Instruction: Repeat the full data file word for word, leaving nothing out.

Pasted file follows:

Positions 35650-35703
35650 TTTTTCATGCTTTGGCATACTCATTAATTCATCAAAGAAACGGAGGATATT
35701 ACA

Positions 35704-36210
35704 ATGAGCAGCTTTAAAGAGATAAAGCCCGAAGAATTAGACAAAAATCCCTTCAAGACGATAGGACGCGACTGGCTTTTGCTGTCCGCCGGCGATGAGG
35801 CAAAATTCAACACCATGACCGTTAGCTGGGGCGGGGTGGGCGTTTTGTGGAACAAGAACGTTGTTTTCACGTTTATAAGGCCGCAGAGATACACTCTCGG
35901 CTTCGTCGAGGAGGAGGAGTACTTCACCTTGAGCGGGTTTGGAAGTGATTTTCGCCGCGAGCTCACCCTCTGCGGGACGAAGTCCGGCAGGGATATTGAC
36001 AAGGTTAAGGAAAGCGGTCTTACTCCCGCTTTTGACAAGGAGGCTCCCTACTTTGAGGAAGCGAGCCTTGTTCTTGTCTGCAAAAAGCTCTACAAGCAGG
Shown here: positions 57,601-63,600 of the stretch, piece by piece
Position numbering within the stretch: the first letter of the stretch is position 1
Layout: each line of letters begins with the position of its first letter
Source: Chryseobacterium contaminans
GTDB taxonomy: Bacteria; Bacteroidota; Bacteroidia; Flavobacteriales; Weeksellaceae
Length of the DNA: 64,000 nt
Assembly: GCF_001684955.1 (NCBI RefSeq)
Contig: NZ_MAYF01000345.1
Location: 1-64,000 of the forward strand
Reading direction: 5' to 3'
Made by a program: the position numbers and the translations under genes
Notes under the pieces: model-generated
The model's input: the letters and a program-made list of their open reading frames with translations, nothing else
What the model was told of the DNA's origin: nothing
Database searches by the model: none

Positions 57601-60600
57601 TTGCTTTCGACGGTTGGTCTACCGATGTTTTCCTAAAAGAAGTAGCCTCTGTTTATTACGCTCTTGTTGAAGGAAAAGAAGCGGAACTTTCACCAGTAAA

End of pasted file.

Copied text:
Positions 35650-35703
35650 TTTTTCATGCTTTGGCATACTCATTAATTCATCAAAGAAACGGAGGATATT
35701 ACA

Positions 35704-36210
35704 ATGAGCAGCTTTAAAGAGATAAAGCCCGAAGAATTAGACAAAAATCCCTTCAAGACGATAGGACGCGACTGGCTTTTGCTGTCCGCCGGCGATGAGG
35801 CAAAATTCAACACCATGACCGTTAGCTGGGGCGGGGTGGGCGTTTTGTGGAACAAGAACGTTGTTTTCACGTTTATAAGGCCGCAGAGATACACTCTCGG
35901 CTTCGTCGAGGAGGAGGAGTACTTCACCTTGAGCGGGTTTGGAAGTGATTTTCGCCGCGAGCTCACCCTCTGCGGGACGAAGTCCGGCAGGGATATTGAC
36001 AAGGTTAAGGAAAGCGGTCTTACTCCCGCTTTTGACAAGGAGGCTCCCTACTTTGAGGAAGCGAGCCTTGTTCTTGTCTGCAAAAAGCTCTACAAGCAGG
Shown here: positions 57,601-63,600 of the stretch, piece by piece
Position numbering within the stretch: the first letter of the stretch is position 1
Layout: each line of letters begins with the position of its first letter
Source: Chryseobacterium contaminans
GTDB taxonomy: Bacteria; Bacteroidota; Bacteroidia; Flavobacteriales; Weeksellaceae
Length of the DNA: 64,000 nt
Assembly: GCF_001684955.1 (NCBI RefSeq)
Contig: NZ_MAYF01000345.1
Location: 1-64,000 of the forward strand
Reading direction: 5' to 3'
Made by a program: the position numbers and the translations under genes
Notes under the pieces: model-generated
The model's input: the letters and a program-made list of their open reading frames with translations, nothing else
What the model was told of the DNA's origin: nothing
Database searches by the model: none

Positions 57601-60600
57601 TTGCTTTCGACGGTTGGTCTACCGATGTTTTCCTAAAAGAAGTAGCCTCTGTTTATTACGCTCTTGTTGAAGGAAAAGAAGCGGAACTTTCACCAGTAAA